“Now, after the state has been asked to provide details, it appears that its statements have been inaccurate, to say the least … From Hadas’ affidavit, this isn’t an ‘agreement’ but a multi-year plan, and no one knows when it will be executed, if ever, and to whom it will apply,” he added. “This is nothing but a smoke screen meant to allow for the prolonged imprisonment of asylum seekers in Israel.”
Last week, a senior Israeli official said an African country has agreed to take in Eritrean labor migrants living in Israel if Israel gives them agricultural training first. He said the resettlement process is likely to last at least five years.
Hadas, who was appointed to coordinate talks with African states a year ago, has personally approached several African states, offering that Israel establish agricultural farms in their territories for refugees from Eritrea. The obvious benefit to the African states is Israeli assistance in promoting agriculture. The states included, South Sudan, Ethiopia and probably Uganda.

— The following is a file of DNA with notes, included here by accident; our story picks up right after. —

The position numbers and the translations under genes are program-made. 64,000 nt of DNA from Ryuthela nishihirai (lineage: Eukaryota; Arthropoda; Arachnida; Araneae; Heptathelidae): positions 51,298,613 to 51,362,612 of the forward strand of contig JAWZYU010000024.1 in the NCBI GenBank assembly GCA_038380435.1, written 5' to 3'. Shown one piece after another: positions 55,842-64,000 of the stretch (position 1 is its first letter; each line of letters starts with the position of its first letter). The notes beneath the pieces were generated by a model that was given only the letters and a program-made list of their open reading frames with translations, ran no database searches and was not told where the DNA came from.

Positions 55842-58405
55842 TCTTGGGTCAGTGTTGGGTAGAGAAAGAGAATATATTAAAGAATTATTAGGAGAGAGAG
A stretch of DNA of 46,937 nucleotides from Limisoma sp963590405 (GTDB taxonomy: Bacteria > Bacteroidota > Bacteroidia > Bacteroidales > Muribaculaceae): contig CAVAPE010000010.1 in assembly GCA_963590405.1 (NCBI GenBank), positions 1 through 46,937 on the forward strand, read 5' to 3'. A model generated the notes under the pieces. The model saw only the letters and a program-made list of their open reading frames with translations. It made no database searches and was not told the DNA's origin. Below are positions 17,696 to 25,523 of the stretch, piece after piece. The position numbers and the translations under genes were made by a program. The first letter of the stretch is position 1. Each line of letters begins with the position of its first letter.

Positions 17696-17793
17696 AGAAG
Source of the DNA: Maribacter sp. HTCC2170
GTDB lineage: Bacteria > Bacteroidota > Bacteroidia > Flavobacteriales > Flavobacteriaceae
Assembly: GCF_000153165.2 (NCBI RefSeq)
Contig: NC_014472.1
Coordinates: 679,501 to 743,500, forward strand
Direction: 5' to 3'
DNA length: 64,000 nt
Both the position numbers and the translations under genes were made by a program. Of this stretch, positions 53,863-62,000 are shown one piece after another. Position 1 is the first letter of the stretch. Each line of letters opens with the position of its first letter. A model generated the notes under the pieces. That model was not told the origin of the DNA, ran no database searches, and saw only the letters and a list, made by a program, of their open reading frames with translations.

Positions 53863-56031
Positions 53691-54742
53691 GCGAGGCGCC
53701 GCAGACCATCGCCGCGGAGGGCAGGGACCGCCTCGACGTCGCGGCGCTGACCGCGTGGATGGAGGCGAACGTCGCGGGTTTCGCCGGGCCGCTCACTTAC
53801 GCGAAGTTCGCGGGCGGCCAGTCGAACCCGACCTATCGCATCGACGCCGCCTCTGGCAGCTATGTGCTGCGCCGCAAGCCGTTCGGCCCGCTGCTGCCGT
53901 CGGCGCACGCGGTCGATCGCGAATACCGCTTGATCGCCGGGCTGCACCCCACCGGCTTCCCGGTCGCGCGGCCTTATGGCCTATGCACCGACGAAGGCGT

Israel has also offered incentives like financial grants, medical aid and infrastructure assistance to any country that agrees to take the migrants in.
2 East Jerusalem Arab says El Al ‘racist’ airline
Attorney says Islam Abu Ziad says subjected to humiliating security check at Ben Gurion Airport, prevented from boarding flight to Holland despite clean record,7340,L-4390139,00.html
Hassan Shaalan Published:  06.09.13, 17:02 / Israel News .
Attorney Islam Abu Ziad, 35, a resident of east Jerusalem, was planning to fly to a conference in Holland a few weeks ago, but he did not make the flight.
Upon arriving at Ben Gurion Airport, Abu Ziad was taken to a private room and asked to strip down. A coworker who was traveling with him was taken to a separate room, where she was also asked to take her clothes off.
Abu Ziad, who was never suspected of a security offence, told Ynet that after he and his coworker were taken out of the respective rooms, they were sent to passport control. But “when they looked at our travel documents… they decided to change our seats on the flight. As if we were suspects.”